Nissan Swerves, Volvo drives in a traffic jam, MobilEye cruises the highway

Three big automaker announcements — and not about V2V even though the ITS World Congress is going on this week.

First, Nissan, whose self-parking Leaf I just wrote about has also announced a steer-by-wire system and tests of a car that will swerve to avoid a sudden obstacle. Of course almost all cars have power steering, but in a steer-by-wire car there is no mechanical linkage by default from the steering wheel to the steering motors. This allows a wheel to have “software defined feel” and is good for eventual robocars. In such cars a fail-safe restores a mechanical link if the main system fails.

However, the swerving car, which is demonstrated avoiding a cardboard pedestrian which jumps out into the road, is a new level of technology for major car makers. (Braking for these obstacles has been done for a while.)

Not much later, Jerusalem company MobilEye announced they had converted an Audi A7 to self-drive using 5 of their cameras as well as radar. MobilEye makes the vision system found in a lot of different cars — their specialty is a dedicated chip for vision processing. This article, which is in Hebrew outlines the car, which cost 588K NIS to build.

Volvo, which uses MobilEye, announced today that their 2014 cars would feature a traffic jam assist. Several companies have announced traffic jam assist (which is a low speed lane-keeping plus ACC) but Volvo has put a firm date on it. Also new in Volvo’s system is doing more than following lane markers — it also swerves to follow the car in front of it, as long as that car stays in the lane.

Of course, this does leave open the question of what happens if 2 or more of these start following one another, but that’s some time in the future and they have time to work on it.

In other news, the NHTSA has announced a grant to a team at Virginia Tech to research safety standards for robocar user interfaces. They have in the past stated they think the handoff between manual and automatic is an important safety function they might regulate.

And yes, there is lots of V2V news from the ITS world congress, but my skepticism for most forms of V2V remains high.

Swerving

Brad,

The article implied it would *evaluate* the adjoining lane to determine if it would swerve.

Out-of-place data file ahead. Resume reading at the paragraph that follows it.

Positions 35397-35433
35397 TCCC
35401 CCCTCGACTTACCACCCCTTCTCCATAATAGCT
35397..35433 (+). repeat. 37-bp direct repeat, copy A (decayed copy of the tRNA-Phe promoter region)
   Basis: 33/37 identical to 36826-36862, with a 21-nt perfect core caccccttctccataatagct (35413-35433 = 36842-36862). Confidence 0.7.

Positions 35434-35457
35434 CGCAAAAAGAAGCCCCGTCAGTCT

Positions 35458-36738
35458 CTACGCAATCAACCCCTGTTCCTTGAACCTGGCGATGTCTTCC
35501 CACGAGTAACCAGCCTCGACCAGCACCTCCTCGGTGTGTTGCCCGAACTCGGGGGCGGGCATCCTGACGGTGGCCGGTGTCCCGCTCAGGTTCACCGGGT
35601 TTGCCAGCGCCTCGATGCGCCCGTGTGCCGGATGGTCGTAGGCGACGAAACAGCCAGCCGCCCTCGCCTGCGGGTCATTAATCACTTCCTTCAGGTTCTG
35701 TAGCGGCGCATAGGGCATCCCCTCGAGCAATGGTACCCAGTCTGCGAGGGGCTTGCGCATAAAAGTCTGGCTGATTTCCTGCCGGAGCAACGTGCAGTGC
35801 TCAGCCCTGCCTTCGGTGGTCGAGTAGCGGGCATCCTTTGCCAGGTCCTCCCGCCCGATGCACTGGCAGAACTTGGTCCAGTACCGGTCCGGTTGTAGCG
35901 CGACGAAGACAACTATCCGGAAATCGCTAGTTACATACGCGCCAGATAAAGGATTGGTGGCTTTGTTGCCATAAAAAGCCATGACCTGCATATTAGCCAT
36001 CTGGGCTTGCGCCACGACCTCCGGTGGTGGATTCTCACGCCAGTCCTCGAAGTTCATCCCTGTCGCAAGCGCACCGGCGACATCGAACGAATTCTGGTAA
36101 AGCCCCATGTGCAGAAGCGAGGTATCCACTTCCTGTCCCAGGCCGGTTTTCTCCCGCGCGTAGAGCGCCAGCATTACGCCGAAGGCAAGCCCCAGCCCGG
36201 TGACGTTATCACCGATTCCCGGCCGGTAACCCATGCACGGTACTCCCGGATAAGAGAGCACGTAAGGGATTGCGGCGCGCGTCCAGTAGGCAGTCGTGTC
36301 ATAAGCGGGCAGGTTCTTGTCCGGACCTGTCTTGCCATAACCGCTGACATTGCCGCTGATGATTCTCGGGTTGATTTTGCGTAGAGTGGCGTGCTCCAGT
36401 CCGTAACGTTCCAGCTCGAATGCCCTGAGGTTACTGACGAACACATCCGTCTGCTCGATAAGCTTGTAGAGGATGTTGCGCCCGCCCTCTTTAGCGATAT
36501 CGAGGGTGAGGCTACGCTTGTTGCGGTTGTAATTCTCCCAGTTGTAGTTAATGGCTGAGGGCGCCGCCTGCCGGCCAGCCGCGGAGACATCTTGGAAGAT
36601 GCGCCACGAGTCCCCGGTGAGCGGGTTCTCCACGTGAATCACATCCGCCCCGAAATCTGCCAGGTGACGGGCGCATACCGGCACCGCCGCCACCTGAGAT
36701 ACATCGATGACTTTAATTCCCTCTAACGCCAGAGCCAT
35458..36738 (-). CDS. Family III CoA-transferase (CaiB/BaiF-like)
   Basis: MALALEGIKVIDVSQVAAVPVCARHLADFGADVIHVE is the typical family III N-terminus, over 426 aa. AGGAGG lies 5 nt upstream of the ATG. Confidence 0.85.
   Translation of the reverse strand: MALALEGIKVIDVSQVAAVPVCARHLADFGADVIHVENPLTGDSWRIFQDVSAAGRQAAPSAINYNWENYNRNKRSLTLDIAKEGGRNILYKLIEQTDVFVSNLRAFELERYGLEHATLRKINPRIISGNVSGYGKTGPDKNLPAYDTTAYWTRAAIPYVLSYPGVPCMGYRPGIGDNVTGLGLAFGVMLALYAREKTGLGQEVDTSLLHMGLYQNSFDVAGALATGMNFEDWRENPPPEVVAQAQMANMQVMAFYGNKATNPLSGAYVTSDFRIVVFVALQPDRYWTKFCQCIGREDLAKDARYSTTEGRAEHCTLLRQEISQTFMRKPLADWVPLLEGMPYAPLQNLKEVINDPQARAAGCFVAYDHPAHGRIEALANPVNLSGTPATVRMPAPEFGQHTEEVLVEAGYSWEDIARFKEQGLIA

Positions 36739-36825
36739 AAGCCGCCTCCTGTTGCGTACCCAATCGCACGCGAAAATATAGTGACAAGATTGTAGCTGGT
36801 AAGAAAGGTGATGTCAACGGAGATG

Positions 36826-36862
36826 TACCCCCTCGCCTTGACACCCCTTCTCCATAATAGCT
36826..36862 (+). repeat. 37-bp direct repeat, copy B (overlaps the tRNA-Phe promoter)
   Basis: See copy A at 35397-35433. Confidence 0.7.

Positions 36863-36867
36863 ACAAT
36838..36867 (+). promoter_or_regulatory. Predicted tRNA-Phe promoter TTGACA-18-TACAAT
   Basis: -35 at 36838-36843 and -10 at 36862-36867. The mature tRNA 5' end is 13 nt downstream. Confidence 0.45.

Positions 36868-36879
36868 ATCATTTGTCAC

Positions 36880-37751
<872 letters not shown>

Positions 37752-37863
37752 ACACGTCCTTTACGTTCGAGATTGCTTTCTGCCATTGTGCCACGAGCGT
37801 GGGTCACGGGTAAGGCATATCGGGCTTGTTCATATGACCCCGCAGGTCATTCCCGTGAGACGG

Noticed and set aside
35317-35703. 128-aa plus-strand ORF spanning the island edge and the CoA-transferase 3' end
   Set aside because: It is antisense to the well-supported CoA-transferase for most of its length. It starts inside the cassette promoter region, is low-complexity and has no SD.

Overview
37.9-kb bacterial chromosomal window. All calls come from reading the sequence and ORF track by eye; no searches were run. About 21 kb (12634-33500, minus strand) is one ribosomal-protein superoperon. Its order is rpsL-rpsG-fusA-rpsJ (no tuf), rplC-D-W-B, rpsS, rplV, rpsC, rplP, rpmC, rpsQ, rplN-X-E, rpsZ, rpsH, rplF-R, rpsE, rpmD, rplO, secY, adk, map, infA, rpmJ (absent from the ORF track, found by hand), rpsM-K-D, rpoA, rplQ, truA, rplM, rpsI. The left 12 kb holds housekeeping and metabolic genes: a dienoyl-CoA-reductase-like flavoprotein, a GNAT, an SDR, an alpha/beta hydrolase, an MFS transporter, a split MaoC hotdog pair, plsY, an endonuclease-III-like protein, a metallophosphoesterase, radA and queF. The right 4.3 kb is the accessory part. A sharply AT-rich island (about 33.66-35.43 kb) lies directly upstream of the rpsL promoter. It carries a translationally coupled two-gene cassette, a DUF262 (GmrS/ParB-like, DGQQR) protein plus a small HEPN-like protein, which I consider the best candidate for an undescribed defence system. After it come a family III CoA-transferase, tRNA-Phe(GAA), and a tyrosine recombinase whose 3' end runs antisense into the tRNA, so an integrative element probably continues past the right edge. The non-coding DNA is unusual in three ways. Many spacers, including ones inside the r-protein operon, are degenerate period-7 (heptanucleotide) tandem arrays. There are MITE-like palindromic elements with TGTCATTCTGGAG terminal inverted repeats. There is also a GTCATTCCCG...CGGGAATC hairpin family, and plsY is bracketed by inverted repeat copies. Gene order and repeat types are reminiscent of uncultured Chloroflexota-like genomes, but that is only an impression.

I wonder what it considers. To me there are several special scenarios.

Does it decide to swerve based on how *many* people it see in either lane? Two people enter the lane in front, but there is only one person in the left lane.

Will it swerve into the left lane if the traffic is flowing *with* it. A side-swipe is better than hitting a person.

I'm betting that it will always just apply the brakes when it sees *anything* in the left lane, but then I know someone will sue, if the car makes the *wrong* decision.

Has the insurance industry made any comments about robocars? What do the states that allow them now say about this in their legislation?

Peace,
Randy

Swerving

Swerving is indeed complex because it risks generating another issue if you have inadequate models of what’s going on in the other lane. At to what the Nissan system does, I have no information.

Swerving

I didn't like how the steering wheel moved so rapidly, how is the driver to know to remove their hands. Seems like broken fingers / wrist could be an issue unless this is only used on an already autonomous car.

I work in insurance, although not auto insurance, and I suspect they will love robot cars if it reduces their claim payouts. Robot cars will create a virtuous cycle of ever lower claim payouts year after year as more come onto the road. Premiums will shrink as well but as long as they keep the premium curve above the claim payout curve it could result in a 20-30 year run of easy profits.

Insurance Companies

Theta,

So *now* is the time to buy stock in insurance companies?

Peace,
Randy

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